January 24, 2022

Volume XII, Number 24

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January 24, 2022

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Split Decision: SCOTUS Stays OSHA ETS, While Upholding CMS Vaccine Mandate

On January 13, 2022, in a 6-3 per curiam opinion in NFIB v. OSHA­, the United States Supreme Court ordered the OSHA ETS be stayed pending disposition of the matter at the Sixth Circuit Court of Appeals.  

Large Employer Mandate

In its majority opinion, the Court referred to the ETS, which requires employers with 100 or more employees to require their employees be fully vaccinated or undergo weekly testing and wear a mask, as a "blunt instrument" and "a significant encroachment" into the lives and health of employees.  The Court went on to conclude that the Secretary of Labor lacked authority to issue this vaccine-or-test mandate. 

In particular, the Court noted that COVID-19 is not an "occupational hazard," but rather it is a "kind of universal risk [that] is no different from the day-to-day dangers that all face . . . ."  As it became clear during oral arguments in this case, which occurred less than a week ago on Friday, January 7, 2022, the Court took issue with OSHA's broad-strokes approach to issuing the vaccine-or-test mandate for all employers with 100 or more employees without regard to industry or a particularized risk associated with transmitting COVID-19.  

The Court went on to state that "OSHA's indiscriminate approach fails to account for this crucial distinction—between occupational risk and risk more generally—and accordingly the mandate takes on the character of a general public health measure, rather than an 'occupational safety or health standard.'"  In determining that the Applicants were likely to succeed on the merits that OSHA lacked authority to impose the ETS, the Court determined that a stay was appropriate, preventing OSHA from enforcing the ETS, at least during the pendency of the matter at the 6th Circuit.   

Healthcare Facilities

Also, on January 13, 2022, the Supreme Court issued a per curiam opinion in Biden v. Missouri, granting the applications to stay the two injunctions barring the Secretary of Health and Human Services' regulation requiring facilities that participate in Medicare and Medicaid to ensure that their covered employees are vaccinated against COVID-19.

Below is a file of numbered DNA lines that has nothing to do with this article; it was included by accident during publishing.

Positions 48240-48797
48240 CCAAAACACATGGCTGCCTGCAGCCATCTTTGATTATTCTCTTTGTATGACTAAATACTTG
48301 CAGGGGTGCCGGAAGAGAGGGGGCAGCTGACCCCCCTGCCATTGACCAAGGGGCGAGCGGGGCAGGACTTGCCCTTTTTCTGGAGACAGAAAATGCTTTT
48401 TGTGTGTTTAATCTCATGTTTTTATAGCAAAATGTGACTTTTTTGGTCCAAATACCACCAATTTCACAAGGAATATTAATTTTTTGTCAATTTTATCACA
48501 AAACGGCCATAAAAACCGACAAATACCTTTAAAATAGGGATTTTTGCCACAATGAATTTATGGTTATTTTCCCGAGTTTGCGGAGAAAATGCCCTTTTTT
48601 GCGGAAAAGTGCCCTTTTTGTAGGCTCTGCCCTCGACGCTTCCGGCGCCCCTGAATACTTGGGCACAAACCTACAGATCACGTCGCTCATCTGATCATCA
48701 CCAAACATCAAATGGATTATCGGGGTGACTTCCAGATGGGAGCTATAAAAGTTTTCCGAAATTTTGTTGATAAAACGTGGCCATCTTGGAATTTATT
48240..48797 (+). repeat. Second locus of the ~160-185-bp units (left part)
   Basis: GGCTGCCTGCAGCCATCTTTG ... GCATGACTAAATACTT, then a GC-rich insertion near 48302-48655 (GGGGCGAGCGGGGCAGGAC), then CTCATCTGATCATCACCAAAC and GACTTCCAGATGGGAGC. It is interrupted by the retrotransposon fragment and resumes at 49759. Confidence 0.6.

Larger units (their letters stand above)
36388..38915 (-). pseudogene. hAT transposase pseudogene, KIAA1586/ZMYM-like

In other words, unlike the Biden Administration's nationwide vaccine-or-testing mandate for employers with 100 or more employees, the Supreme Court is allowing the Secretary of Health and Human Services to mandate vaccinations for covered employees of facilities that receive Medicare and Medicaid funding, at least until the U.S. Court of Appeals for the Fifth and Eighth Circuits fully hear and render decisions on this issue.

© 2022 Ward and Smith, P.A.. All Rights Reserved.National Law Review, Volume XII, Number 13
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About this Author

Emily Massey attorney WardandSmith
attorney

Emily's practice focuses on a wide range of labor and employment law issues.

EDUCATION

  • J.D., magna cum laude, Campbell Law School, 2017. Editor in Chief, Campbell Law Review. Teaching Scholar, Legal Research & Writing. Member, Campbell Law Moot
    Court Team. Quarterfinalist, 2015 Richard A. Lord Intramural Moot Court Competition. Quarterfinalist, 2015 Kilpatrick Townsend 1L Mock Trial Competition. 2017 National Association of Women Lawyers Award.
  • B.A., ...
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Will leads the firm's Workplace Safety and Health practice.  His practice experience encompasses various areas of employment and workplace-related counseling and civil litigation in both the federal and state courts at the trial and appellate levels.  Will also regularly represents employers and employees before the United States Department of Labor (USDOL), the Equal Employment Opportunity Commission (EEOC), the Occupational Safety and Health Administration (OSHA), the Mine Safety and Health Administration (MSHA), the North Carolina Department of Labor (NCDOL), the North Carolina...

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